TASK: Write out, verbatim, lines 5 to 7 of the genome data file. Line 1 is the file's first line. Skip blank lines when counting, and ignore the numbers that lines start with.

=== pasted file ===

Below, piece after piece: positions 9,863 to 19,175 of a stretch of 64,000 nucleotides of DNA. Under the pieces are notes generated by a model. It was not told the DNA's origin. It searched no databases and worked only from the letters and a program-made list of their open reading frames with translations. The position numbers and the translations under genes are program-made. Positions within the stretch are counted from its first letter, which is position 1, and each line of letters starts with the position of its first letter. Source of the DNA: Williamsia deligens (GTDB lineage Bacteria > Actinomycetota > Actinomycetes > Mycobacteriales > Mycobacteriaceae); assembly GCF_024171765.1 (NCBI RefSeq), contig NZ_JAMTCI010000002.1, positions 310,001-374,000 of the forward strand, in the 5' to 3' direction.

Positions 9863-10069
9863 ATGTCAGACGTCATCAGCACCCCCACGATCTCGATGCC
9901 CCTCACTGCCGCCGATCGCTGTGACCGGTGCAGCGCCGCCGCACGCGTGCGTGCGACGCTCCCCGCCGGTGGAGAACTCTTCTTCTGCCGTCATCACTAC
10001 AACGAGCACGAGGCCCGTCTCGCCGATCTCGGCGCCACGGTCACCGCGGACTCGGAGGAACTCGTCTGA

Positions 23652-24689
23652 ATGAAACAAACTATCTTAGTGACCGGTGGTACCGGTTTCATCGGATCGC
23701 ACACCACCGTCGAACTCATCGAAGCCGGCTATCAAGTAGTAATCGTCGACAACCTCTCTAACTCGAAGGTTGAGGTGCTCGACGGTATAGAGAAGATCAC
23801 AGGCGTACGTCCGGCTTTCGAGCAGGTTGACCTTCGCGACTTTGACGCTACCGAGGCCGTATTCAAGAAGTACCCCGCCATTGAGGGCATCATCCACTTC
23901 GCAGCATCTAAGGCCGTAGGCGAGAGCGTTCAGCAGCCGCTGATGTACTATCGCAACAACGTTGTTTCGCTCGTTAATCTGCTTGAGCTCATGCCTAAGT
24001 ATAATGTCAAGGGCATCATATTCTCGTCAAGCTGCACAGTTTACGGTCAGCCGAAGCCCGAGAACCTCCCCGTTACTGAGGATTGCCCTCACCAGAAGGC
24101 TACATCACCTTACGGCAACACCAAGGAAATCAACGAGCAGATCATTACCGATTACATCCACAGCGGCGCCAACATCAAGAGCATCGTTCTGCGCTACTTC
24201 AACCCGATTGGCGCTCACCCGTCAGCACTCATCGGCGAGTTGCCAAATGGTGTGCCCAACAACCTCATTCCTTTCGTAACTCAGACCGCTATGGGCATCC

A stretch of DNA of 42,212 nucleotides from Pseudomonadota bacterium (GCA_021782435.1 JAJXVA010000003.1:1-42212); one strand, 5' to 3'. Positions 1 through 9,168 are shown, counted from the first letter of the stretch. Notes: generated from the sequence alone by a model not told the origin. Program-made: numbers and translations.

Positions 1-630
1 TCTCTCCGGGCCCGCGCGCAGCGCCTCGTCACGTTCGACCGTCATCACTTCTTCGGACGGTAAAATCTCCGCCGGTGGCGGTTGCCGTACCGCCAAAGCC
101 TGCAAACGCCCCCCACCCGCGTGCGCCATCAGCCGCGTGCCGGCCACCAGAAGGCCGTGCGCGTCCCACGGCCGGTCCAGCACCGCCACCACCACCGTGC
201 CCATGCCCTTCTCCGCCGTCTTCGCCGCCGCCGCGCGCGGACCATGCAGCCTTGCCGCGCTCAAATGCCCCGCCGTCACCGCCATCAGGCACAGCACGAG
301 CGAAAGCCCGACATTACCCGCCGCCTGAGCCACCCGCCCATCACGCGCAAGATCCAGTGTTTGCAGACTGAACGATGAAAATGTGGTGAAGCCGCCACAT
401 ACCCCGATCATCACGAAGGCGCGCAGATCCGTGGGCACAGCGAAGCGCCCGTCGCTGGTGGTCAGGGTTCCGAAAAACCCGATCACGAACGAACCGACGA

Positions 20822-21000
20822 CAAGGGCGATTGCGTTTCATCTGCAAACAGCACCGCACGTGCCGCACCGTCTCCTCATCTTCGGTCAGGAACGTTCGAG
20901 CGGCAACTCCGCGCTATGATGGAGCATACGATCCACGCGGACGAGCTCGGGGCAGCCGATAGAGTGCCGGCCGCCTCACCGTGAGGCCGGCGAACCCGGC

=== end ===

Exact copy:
10001 AACGAGCACGAGGCCCGTCTCGCCGATCTCGGCGCCACGGTCACCGCGGACTCGGAGGAACTCGTCTGA

Positions 23652-24689
23652 ATGAAACAAACTATCTTAGTGACCGGTGGTACCGGTTTCATCGGATCGC